A British team is celebrating the launch of a paper aeroplane into space.
Steve Daniels, from Devon, John Oates, of The Register website, and Lester Haines embarked on the project to "reinvigorate the British space race".
The glider was carried into space by a helium balloon and released at 90,000ft (27,400m), before the balloon exploded and parachuted down to Earth.
On its way down cameras took images of the Earth in what is thought to be the first project of its kind.
The plane, called Vulture 1, and two cameras on the balloon were retrieved intact about 20 miles from the launch site, 100 miles west of Madrid in Spain.
The 3ft-wingspan plane, made of paper straws and covered in paper, took a year to perfect.
Its tracking devices, release mechanism and camera systems were all produced with the help of advice from readers of technology website The Register and defence technology firm Qinetiq.
A tube of cardboard formed part of the release mechanism and the cameras were kept from freezing with pocket warmers.
The idea for the £8,000 project, code-named Paris (Paper Aircraft Released Into Space), came from readers of the website.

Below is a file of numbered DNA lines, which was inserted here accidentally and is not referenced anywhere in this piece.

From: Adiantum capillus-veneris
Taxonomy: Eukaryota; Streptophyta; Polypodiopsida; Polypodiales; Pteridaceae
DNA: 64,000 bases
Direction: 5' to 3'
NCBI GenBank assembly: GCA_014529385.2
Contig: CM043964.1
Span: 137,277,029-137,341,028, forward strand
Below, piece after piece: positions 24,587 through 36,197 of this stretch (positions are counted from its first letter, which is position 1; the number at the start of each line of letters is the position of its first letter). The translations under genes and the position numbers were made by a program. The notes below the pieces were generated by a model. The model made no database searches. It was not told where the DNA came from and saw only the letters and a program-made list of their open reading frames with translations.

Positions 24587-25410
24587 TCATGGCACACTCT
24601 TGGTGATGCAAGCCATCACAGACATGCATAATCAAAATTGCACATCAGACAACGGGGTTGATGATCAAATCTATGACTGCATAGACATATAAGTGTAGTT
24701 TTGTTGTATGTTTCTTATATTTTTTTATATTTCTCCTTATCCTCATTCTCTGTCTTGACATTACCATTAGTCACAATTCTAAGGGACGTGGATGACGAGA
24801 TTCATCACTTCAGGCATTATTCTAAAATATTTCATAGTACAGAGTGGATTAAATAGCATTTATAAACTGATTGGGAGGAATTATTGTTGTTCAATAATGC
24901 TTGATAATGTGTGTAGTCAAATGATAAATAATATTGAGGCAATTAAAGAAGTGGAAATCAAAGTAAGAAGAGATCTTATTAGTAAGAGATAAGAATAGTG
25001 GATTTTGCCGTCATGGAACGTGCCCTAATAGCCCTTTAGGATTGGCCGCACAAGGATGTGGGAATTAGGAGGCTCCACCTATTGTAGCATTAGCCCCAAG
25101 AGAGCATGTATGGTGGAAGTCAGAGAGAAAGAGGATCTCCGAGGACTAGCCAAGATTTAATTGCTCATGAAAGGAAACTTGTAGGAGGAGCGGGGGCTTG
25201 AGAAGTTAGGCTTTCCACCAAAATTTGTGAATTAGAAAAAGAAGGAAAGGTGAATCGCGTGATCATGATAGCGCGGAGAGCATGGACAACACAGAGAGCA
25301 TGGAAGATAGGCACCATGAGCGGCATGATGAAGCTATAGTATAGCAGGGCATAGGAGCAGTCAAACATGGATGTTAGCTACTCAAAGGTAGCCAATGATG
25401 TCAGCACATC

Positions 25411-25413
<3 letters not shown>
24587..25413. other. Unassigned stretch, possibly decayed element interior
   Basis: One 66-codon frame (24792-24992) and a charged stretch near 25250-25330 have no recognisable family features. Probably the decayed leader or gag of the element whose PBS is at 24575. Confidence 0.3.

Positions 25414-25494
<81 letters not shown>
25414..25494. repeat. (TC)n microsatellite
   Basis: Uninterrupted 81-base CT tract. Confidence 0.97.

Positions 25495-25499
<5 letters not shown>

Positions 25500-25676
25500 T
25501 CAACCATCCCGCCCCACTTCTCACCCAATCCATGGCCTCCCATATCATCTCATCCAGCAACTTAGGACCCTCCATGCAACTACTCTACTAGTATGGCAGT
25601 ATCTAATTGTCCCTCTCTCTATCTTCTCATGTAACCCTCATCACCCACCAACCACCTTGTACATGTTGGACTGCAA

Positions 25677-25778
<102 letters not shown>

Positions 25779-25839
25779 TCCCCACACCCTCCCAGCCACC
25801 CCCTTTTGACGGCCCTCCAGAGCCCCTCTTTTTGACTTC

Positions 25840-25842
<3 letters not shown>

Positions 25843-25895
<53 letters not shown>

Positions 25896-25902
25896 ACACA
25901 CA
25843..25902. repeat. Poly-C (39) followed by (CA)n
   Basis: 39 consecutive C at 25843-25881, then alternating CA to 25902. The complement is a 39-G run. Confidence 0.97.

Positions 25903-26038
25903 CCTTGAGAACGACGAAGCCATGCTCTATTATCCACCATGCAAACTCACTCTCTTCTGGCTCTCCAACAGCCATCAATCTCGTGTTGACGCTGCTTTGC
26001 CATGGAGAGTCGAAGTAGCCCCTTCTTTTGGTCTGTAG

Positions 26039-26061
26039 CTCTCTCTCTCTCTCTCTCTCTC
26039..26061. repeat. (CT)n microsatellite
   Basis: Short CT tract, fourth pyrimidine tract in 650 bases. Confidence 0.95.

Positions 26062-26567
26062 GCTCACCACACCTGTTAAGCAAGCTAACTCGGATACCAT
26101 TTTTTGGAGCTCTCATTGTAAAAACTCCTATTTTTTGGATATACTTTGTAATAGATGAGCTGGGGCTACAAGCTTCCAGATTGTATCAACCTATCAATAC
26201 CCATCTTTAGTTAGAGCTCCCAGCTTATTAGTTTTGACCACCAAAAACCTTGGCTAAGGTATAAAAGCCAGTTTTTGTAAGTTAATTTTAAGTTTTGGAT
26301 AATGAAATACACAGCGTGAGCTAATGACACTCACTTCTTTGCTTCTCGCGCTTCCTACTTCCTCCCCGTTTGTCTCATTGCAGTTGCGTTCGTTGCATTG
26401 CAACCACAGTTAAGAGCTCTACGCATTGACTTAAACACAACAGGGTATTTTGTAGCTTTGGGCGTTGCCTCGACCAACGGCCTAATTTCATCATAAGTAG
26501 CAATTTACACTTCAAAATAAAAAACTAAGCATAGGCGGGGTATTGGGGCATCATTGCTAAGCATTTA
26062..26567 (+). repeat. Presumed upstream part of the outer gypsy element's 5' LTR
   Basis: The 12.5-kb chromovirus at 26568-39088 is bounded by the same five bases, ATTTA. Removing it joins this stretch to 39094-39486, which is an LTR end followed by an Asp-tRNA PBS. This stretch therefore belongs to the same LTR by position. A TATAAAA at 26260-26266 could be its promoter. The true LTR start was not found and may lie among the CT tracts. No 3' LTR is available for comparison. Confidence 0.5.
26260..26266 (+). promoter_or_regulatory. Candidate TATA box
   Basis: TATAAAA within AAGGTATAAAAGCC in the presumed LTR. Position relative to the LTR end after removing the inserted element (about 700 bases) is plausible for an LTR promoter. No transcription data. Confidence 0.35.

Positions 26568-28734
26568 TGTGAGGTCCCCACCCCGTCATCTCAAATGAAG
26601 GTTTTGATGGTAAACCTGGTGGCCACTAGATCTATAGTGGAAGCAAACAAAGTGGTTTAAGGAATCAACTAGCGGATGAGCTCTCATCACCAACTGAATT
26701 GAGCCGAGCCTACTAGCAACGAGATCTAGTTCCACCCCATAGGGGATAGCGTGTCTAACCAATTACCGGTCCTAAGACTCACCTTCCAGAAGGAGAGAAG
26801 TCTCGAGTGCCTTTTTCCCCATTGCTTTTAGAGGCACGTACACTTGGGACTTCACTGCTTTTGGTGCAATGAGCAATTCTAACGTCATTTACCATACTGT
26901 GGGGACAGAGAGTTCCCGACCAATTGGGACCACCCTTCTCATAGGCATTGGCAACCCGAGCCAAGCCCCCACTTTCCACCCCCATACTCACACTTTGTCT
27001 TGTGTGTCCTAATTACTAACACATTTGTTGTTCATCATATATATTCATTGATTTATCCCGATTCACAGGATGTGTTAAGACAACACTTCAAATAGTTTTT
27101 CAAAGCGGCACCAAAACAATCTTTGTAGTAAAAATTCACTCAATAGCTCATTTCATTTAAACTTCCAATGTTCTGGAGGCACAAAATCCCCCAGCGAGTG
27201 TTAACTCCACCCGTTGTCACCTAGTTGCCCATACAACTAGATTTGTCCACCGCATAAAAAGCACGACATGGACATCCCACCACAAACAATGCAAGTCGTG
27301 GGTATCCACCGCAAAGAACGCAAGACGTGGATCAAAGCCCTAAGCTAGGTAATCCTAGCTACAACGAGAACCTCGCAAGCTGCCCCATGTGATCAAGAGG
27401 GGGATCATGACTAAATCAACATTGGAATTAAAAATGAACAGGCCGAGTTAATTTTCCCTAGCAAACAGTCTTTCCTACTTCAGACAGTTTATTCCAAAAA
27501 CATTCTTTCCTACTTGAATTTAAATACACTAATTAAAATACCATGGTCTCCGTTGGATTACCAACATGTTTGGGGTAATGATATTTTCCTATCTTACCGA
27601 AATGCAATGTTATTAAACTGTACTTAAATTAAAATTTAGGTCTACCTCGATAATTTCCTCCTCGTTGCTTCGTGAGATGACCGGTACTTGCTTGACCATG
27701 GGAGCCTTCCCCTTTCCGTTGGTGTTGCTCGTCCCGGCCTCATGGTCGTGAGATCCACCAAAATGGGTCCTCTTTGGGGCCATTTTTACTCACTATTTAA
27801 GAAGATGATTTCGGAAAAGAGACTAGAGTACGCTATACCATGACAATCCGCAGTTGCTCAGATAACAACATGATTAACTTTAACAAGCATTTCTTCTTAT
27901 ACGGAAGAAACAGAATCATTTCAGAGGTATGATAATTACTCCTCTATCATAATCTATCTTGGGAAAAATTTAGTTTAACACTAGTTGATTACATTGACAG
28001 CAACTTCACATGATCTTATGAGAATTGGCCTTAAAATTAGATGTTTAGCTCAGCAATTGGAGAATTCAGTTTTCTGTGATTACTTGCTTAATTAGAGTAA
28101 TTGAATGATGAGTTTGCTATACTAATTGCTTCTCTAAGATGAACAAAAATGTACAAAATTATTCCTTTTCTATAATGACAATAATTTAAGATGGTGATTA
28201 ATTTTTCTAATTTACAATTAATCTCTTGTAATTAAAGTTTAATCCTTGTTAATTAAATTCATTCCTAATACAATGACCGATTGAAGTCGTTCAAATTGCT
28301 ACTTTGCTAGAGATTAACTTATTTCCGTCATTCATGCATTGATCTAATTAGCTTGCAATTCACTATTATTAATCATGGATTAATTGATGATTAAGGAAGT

Mr Oates, 39, from London, said: "We were looking for something fun to do and the readers came up with the idea of the paper plane.
"We felt the British space race needed a bit of reinvigorating."
The team was concerned that the plane, which took about 90 minutes to make the descent on 28 October, might veer off hundreds of miles from the launch site.
In fact both the plane and balloon landed only 23 miles away, in a forest. The only damage was a small hole in a wing of the plane.
Mr Oates said: "I thought they would take a good few days to find.
"It was a fairly remote part of Spain and we just missed a reservoir and a lion enclosure in a safari park, so we were quite lucky."